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Article
February 1983

The Intermediate Coronary Care Unit-Reply

Author Affiliations

Dayton, Ohio

Arch Intern Med. 1983;143(2):388. doi:10.1001/archinte.1983.00350020218047

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Abstract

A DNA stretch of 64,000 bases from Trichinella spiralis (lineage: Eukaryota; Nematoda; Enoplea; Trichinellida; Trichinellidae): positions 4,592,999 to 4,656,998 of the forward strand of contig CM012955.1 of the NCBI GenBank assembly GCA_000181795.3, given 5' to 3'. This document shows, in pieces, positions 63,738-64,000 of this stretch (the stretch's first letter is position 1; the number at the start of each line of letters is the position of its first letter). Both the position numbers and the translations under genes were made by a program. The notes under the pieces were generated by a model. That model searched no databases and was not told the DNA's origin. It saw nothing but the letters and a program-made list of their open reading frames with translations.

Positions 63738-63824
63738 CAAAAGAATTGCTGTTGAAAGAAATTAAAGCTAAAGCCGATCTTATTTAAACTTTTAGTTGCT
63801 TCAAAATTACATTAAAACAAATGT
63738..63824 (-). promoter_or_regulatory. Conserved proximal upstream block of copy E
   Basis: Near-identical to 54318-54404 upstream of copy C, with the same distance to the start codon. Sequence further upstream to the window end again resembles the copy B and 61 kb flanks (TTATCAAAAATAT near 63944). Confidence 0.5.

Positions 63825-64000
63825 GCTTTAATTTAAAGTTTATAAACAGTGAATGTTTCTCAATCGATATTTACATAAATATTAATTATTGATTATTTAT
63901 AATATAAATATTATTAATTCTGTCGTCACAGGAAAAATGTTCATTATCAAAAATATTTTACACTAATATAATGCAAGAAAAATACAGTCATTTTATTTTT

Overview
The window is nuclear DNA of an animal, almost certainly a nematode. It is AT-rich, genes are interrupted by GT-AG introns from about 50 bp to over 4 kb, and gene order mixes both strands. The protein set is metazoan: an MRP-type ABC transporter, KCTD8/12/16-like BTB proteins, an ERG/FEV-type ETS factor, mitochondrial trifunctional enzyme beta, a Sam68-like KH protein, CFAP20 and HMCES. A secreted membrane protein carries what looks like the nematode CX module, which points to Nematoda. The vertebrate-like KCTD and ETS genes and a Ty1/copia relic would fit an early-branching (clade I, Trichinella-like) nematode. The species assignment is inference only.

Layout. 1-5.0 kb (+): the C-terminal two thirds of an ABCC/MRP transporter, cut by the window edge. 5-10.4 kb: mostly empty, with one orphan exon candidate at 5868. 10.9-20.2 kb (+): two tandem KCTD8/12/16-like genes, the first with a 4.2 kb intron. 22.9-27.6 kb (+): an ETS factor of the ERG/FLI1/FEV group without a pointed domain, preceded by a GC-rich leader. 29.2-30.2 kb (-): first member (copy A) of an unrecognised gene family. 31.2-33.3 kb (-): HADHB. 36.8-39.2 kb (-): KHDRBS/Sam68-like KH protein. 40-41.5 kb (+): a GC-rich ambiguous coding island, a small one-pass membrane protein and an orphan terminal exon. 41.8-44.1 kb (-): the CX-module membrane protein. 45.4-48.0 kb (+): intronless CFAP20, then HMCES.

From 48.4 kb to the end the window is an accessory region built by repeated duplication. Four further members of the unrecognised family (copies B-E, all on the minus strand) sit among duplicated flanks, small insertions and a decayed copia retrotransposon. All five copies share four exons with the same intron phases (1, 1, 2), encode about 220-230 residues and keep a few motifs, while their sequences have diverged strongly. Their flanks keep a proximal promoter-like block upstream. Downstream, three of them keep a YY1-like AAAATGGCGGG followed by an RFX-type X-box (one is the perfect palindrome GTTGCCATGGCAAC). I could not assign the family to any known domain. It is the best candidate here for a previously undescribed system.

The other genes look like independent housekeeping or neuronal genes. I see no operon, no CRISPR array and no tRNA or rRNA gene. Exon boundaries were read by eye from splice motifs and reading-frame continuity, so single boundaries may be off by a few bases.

In Reply.  —The comments by Frieden and Cooper show that they have missed the point of the article. The cost comparison should, indeed, be with ordinary rooms and not with the CCU. The thesis of the article is that there are too many intermediate care beds being used for patients who do not need monitoring and who should be in ordinary hospital beds—not in the CCU. I am not arguing that postmyocardial infarction patients should be denied step-down or intermediate monitoring. If intermediate unit monitoring was limited to postmyocardial infarction patients, the vast proliferation of monitored beds throughout the United States would not have occurred.The arithmetic that I quoted is correct. Most institutions charge a $2 to $3/hr monitoring fee plus an additional nursing charge of $5/hr. This means a minimum of $7/hr. This multiplied by 24 equals $168, which, multiplied by ten would be $1,680 additional fees over

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